Connect with us

Younger Ontarians spreading most misinformation about COVID-19 vaccines: report

1.4

News

main image

News

Younger Ontarians spreading most misinformation about COVID-19 vaccines: report

Ontario doctors are disseminating information about the COVID-19 vaccines in an effort to help counter misinformation being spread on social media.

With the number of daily cases consistently in the four-digit range, the Ontario Medical Association (OMA) is concerned with the amount of misinformation related to how thoroughly the vaccines were tested as well as the extent of side effects, which is being shared widely on social media, especially by people under 25, and those between 25 and 34, which could dissuade people from getting the vaccine.

“We, as doctors, want to do everything we can to address every patient’s concerns,” Samantha Hill, president of the OMA, said in a news release.

“If you have questions about the COVID-19 vaccine, or any other health issue, ask trusted sources such as doctors who have the facts to turn vaccine hesitancy into vaccine confidence. This report helps us better understand where some of the fear and hesitancy is coming from so we are better able to respond,” she continued.

According to the latest data from the OMA, many Ontarians under the age of 25 believe the vaccine is dangerous, “untested” and “largely experimental.”

Additionally, many between the ages of 25 and 34 also subscribe to conspiracy theories, such as the belief that COVID-19 is a genetically engineered virus so no vaccine can be trusted. Those in this group are likely to oppose employers’ abilities to force employees to get vaccinated.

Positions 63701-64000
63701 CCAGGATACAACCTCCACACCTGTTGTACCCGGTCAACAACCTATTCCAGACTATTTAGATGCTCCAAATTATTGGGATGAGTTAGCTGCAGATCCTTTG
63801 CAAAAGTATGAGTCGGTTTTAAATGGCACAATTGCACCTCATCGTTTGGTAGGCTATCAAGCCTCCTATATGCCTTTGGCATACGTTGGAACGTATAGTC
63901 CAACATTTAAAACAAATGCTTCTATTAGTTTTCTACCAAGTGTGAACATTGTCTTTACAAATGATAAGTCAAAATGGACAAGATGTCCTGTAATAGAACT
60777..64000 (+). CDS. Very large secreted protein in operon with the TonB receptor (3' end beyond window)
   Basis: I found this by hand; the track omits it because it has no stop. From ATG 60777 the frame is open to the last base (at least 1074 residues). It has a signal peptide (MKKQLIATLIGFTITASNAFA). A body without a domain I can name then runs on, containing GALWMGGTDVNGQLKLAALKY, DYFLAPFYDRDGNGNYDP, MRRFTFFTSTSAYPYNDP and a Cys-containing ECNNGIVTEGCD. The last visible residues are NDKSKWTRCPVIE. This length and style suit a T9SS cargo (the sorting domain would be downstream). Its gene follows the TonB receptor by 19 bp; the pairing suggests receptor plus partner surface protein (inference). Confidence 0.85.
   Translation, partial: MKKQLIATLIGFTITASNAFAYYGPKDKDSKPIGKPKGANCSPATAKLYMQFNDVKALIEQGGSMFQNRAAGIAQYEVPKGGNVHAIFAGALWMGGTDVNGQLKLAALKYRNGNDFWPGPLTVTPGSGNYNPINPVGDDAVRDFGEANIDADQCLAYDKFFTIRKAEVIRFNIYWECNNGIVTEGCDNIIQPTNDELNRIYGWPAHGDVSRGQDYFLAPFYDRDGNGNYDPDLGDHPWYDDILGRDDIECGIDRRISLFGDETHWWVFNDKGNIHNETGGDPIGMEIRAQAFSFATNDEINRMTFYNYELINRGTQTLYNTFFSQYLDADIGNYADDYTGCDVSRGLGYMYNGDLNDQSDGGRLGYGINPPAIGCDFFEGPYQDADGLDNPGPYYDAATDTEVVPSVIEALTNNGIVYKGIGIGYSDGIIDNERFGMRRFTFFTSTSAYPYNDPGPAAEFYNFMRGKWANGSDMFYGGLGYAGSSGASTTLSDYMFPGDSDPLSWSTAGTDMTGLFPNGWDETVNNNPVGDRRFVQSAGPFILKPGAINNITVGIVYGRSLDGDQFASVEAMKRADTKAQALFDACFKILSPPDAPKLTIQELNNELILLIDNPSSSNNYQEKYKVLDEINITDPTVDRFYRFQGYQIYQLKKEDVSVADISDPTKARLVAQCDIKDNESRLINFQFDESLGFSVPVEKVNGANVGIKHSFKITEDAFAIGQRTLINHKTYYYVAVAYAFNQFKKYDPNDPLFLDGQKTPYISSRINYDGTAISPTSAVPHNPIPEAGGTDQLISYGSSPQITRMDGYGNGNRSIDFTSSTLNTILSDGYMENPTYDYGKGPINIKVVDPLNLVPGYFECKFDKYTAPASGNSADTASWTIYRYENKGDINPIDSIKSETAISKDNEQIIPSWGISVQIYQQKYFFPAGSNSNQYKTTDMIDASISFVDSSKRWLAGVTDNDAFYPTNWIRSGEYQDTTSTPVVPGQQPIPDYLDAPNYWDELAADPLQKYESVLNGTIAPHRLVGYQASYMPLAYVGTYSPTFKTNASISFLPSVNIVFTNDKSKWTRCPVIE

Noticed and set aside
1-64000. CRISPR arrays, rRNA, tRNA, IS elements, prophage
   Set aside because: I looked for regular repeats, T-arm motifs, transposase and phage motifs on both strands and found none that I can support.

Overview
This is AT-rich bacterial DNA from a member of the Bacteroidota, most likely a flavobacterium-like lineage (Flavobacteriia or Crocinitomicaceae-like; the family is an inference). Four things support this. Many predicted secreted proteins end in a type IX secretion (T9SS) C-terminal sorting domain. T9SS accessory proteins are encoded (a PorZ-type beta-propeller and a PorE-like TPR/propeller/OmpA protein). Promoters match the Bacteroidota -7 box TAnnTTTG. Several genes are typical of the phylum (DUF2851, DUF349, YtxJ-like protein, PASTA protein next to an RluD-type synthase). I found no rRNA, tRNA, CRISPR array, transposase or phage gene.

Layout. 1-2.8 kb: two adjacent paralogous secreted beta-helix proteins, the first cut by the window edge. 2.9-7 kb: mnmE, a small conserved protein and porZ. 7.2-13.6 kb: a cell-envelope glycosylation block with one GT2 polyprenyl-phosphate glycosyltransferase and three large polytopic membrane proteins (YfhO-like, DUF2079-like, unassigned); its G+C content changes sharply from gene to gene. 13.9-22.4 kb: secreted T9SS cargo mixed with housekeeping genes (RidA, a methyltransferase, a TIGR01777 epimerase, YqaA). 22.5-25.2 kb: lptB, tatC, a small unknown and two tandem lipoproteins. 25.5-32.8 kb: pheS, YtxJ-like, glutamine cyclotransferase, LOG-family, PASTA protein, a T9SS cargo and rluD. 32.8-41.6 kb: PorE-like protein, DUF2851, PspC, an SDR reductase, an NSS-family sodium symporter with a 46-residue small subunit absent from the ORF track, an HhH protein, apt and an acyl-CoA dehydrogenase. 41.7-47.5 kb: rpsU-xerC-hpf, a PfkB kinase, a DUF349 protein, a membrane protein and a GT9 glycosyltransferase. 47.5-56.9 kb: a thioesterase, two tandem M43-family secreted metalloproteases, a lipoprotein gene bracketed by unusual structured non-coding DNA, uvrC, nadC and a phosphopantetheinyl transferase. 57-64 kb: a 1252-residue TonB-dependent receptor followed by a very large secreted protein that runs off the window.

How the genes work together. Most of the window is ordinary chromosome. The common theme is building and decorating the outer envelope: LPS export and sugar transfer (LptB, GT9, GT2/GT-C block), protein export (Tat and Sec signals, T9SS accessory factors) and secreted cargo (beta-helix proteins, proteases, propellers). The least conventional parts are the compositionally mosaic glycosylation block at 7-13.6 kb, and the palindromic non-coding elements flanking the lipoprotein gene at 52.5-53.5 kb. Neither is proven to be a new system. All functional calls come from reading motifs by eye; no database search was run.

Further, Ontarians between the ages of 35 and 44 are supportive of the vaccines, but frustrated with the way the government has supplied them—particularly the shutdown over the holidays. They want the government to speed up the process.

Moreover, Ontarians between the ages of 45 and 65 are also frustrated with the speed (or lack thereof) at which the vaccine is being distributed—they want clarification about where the vaccines have gone and more transparency about the next steps.

“Ontario’s doctors are committed to helping everyone make an informed decision by providing accurate, evidence-based facts,” Allan O’Dette, CEO of the OMA, said in the same release.

“The facts will help us all make the right decision for ourselves, our families, and our communities,” he continued.

To Top